HMS Legion (G74)

From Wikipedia, the free encyclopedia

HMS Legion at anchor
United Kingdom
NameHMS Legion
Ordered31 March 1938
BuilderHawthorn Leslie and Company, Newcastle upon Tyne
Laid down1 November 1938
Launched26 December 1939
Commissioned19 December 1940
IdentificationPennant number: G74
FateSunk on 26 March 1942 in air attack
BadgeOn a Field Blue, an eagle displayed upon a perch Gold.
General characteristics
Class and typeL-class destroyer
Displacement1,920 tons
Length362.5 ft (110.5 m)
Beam36.7 ft (11.2 m)
Draught10 ft (3.0 m)
  • Two shafts
  • Two geared steam turbines
  • Two drum type boilers
  • 48,000 shp (35.8 MW)
Speed36 kt (66.7 km/h)
Range5,500 nmi (10,200 km) at 15 knots (28 km/h)

HMS Legion was an L-class destroyer of the Royal Navy. She entered service during the Second World War, and had a short but eventful career, serving in Home waters and the Mediterranean. She was sunk in an air attack on Malta in 1942. The ship had been adopted by the British civil community of the Municipal Borough of Cheltenham, Gloucestershire in November 1941.

Construction and commissioning[edit]

Legion was ordered on 31 March 1938 from the yards of Hawthorn Leslie and Company, Newcastle upon Tyne under the 1937 Naval Estimates. She was laid down on 1 November 1938 and launched just over a year later on 26 December 1939. During 1940 her main armament along with three others of the L class was changed. Twin 4 inch HA mountings were fitted and these four ships were re-classified as anti-aircraft destroyers. She was commissioned on 19 December 1940 at a total cost of £445,684, which excluded items such as weapons and communications equipment supplied by the Admiralty. During trials, a number of defects were revealed, resulting in the ship being under repair at Greenock in Scotland until January 1941.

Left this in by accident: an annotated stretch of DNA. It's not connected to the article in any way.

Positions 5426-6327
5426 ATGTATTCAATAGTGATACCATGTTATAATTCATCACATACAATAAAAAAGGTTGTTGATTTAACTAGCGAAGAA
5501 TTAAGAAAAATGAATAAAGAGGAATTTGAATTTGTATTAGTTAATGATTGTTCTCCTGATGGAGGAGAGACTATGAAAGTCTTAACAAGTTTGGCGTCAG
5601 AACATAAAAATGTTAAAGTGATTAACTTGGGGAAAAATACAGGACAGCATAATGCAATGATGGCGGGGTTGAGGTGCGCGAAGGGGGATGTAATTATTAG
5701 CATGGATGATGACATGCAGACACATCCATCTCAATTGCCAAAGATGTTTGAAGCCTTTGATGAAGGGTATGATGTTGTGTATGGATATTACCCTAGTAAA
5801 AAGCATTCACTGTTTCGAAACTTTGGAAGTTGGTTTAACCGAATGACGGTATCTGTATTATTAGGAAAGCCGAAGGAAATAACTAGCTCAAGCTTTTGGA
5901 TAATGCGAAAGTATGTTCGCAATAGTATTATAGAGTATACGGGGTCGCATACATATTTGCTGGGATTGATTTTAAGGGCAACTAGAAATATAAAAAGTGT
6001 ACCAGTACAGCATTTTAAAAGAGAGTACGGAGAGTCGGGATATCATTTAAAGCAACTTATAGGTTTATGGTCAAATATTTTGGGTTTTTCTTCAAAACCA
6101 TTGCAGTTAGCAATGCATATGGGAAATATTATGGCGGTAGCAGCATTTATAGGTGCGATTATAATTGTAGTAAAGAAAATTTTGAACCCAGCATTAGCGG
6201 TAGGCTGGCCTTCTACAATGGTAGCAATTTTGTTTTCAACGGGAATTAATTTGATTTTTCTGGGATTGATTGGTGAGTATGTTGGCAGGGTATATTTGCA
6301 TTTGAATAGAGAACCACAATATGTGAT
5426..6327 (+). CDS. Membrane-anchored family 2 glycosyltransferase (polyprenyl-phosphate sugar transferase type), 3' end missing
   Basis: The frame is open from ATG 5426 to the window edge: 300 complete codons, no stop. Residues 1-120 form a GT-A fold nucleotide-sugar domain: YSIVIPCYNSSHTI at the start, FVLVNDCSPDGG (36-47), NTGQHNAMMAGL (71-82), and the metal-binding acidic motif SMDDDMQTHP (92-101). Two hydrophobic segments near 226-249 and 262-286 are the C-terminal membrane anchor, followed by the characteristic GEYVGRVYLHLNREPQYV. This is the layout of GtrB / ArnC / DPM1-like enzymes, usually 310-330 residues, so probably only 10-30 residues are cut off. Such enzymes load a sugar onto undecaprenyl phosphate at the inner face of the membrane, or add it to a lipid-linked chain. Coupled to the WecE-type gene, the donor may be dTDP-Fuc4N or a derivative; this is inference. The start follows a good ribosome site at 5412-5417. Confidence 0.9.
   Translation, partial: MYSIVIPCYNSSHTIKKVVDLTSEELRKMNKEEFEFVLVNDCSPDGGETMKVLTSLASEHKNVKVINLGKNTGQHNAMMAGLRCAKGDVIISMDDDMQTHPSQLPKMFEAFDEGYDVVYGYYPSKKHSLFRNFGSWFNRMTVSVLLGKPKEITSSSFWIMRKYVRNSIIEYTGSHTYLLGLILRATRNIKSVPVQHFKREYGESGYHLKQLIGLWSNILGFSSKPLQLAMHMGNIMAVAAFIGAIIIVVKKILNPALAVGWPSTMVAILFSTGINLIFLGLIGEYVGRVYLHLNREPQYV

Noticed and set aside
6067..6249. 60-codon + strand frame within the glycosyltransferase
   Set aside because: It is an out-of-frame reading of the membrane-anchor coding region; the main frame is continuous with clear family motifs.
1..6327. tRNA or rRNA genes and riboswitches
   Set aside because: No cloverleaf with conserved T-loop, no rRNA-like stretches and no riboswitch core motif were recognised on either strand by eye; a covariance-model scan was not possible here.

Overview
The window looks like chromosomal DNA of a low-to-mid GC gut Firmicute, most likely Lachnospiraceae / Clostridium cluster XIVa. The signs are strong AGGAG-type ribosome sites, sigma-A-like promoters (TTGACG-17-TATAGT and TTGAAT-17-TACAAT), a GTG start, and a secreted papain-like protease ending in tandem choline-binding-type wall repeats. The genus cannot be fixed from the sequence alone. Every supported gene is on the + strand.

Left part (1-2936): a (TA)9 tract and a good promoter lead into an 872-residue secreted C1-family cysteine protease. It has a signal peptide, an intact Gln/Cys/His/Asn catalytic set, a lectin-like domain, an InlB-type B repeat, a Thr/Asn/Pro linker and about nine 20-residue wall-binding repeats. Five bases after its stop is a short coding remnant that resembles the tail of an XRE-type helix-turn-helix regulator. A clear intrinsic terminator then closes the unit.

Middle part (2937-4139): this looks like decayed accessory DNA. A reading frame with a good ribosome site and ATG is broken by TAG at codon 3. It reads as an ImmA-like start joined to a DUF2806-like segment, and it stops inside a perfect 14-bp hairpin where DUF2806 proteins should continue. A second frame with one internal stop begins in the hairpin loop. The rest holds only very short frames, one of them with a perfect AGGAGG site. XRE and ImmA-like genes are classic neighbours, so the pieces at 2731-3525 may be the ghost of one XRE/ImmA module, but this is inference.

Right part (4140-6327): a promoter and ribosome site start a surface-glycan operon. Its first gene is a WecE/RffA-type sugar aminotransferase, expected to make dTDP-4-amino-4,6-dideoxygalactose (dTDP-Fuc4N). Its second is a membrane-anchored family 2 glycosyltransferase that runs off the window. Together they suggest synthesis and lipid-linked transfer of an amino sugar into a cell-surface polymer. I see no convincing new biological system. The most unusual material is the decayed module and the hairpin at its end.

Her commanding officer was, from commissioning until she was sunk in 1942, Captain Richard (Dick) Jessel.


Home waters[edit]

Thick clouds of black smoke as seen from Legion, during the expedition to the Lofoten islands, Norway, where troops were landed to blow up the oil tanks

On completion of repairs, Legion was assigned to the Western Approaches Command at Greenock as part of the 11th Escort Group. She was deployed on convoy defence duties, and also successfully trialled a modified Radar Type 286M using a rotating instead of fixed aerial array. In February she escorted military convoys through the North Western Approaches. She set sail in support of Operation Claymore, a commando raid on the Lofoten Islands, on 1 March. Following the successful completion of these duties, she joined the 14th Escort Group. On 13 April she rescued survivors from the armed merchant cruiser Rajputana which had been torpedoed in the North Western Approaches by the German submarine U-108. Legion rescued 177 men, although another 40 went down with Rajputana. The rest of April was spent escorting convoys.

In May she screened capital ships of the Home Fleet, searching for the German battleship Bismarck; but she had to refuel at Iceland, and so was not present at the sinking of the German battleship. Legion then returned to convoy escort duties.

On 22 June Legion and her sister Lance, escorted the aircraft carrier Furious to Gibraltar, on an operation to deliver aircraft to Malta. A few days later, (on 26 June), she and other destroyers screened the aircraft carrier Ark Royal, the battlecruiser Renown and the cruiser Hermione as they delivered aircraft from Gibraltar to Malta. This operation was repeated later in the month with Furious. In July Legion returned to Greenock to resume escort duties through the Western Approaches. On 20 August she was deployed to reinforce the escort of Convoy OG-71 which was on passage to the UK and had come under attack from the U-boats U-559, U-201 and U-564. The escorts were eventually successful in driving off the attackers; the convoy arrived at Liverpool on 25 August.

Malta convoys[edit]

In September she and her flotilla returned to Gibraltar and resumed escorting capital ships supplying aircraft to Malta. She provided cover on 24 September for the convoys of Operation Halberd. During the operation, the ships came under heavy air attack but continued onward. On her return to Gibraltar after Halberd, Legion and Gurkha attacked and sank the Italian submarine Adua with depth charges. October was spent escorting convoys to Malta. She made an unsuccessful attack on U-205 on 23 October and then rescued survivors from Cossack which had been torpedoed by U-563 west of Cape Spartel.

The sinking of HMS Ark Royal[edit]